CHARLEMAGNE PALESTINE / JOE MCPHEE / STEVE DALACHINSKY
A composer-performer originally trained to be a cantor, Charlemagne Palestine is best known for his intensely performed piano works, in which he uses emblematic objects including teddy bears and scarves, as what he terms “symbols of identification”. Tonight, as part of Ten Years Alive on the Infinite Plain, Palestine gives his first-ever performance in his hometown of Brooklyn on solo piano, joined by composer and improvisor Joe McPhee– a watershed player of the creative jazz scene– and the poet Steve Dalachinsky, who has long occupied a unique role in the jazz firmament.
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Ten Years Alive on the Infinite Plain– a two-month festival celebrating ISSUE Project Room's 10th anniversary– revisits seminal past projects and initiates new relationships with over 60 artists working across disciplines of sound, dance, performance, and literature. Presented as a series of 24 evenings of provocative double billings, Ten Years Alive blurs the boundaries between divergent disciplines and practices and celebrating the vibrancy of the Brooklyn experimental arts community.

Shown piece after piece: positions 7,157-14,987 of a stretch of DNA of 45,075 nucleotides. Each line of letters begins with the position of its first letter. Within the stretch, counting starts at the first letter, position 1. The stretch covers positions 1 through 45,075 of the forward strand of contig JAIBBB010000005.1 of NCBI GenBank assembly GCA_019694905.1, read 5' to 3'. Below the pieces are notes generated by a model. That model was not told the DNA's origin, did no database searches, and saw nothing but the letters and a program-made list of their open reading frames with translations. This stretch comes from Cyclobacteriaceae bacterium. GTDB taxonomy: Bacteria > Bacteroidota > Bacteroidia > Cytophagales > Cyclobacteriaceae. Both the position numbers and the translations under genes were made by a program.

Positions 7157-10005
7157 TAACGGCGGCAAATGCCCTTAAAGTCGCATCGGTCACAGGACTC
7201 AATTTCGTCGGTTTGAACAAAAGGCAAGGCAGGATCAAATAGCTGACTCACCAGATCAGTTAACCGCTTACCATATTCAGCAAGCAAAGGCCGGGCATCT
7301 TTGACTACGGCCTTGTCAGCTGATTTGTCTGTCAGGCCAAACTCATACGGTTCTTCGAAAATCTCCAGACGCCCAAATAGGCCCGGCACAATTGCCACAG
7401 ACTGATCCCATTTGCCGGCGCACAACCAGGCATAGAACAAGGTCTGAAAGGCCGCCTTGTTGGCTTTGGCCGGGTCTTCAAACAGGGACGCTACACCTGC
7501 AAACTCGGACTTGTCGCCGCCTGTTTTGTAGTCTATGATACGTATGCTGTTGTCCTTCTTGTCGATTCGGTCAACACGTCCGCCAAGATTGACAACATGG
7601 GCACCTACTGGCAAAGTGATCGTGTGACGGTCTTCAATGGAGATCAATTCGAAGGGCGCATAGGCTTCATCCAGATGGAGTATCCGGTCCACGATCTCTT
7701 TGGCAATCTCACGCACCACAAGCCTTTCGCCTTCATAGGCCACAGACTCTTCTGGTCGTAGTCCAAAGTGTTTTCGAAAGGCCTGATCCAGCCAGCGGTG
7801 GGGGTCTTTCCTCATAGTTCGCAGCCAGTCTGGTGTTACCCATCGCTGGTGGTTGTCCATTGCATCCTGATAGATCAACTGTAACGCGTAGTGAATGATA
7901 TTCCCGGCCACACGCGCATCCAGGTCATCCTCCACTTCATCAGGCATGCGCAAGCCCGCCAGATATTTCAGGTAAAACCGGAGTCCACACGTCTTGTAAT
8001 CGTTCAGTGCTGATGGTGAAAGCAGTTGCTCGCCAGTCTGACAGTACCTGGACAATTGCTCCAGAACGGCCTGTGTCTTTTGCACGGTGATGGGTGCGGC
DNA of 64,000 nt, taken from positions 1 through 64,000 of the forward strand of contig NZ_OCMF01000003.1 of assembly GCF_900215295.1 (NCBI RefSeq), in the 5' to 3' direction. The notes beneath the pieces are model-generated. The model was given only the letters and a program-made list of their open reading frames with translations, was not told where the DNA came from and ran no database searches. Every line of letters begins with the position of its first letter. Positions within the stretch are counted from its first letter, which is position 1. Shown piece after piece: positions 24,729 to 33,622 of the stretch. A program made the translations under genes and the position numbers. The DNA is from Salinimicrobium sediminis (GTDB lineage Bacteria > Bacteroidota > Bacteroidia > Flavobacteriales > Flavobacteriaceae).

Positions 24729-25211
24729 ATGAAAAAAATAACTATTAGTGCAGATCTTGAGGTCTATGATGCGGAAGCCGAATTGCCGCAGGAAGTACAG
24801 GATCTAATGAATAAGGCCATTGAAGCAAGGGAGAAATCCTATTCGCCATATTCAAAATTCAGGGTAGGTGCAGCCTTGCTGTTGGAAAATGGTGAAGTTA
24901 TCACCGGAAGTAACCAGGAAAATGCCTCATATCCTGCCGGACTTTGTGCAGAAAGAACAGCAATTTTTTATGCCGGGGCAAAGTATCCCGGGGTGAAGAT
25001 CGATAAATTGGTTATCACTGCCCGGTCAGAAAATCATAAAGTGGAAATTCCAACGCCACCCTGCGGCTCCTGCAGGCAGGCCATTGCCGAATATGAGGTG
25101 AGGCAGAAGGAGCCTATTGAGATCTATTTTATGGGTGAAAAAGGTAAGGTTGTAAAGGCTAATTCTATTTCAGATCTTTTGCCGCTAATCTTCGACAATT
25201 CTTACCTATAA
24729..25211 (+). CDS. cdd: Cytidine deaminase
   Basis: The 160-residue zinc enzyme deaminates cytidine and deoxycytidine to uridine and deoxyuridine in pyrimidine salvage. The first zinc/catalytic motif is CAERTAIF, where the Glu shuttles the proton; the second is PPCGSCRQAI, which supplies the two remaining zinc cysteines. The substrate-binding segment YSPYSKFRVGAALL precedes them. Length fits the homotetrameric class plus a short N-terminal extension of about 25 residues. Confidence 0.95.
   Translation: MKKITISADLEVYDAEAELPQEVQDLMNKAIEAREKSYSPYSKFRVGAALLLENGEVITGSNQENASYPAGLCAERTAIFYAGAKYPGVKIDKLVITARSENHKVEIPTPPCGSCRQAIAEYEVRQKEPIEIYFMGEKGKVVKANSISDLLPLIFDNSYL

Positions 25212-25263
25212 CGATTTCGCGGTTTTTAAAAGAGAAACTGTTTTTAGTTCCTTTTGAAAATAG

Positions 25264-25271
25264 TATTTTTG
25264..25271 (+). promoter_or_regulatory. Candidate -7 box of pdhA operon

Charlemagne Palestine is an American composer, performer, and visual artist. Palestine has studied at New York University, Columbia University, Mannes College of Music, and the California Institute of the Arts. A contemporary of Philip Glass, Terry Riley, Phill Niblock, and Steve Reich, Palestine wrote intense, ritualistic music in the 1970s, intended by the composer to rub against Western audiences’ expectations of what is beautiful and meaningful in music. A composer-performer originally trained to be a cantor, he always performed his own works as soloist. His earliest works were compositions for carillon and electronic drones, and he is perhaps best known for his intensely performed piano works. Palestine's performance style is ritualistic: he generally surrounds himself and his piano with stuffed animals, smokes large numbers of kretek, and drinks cognac.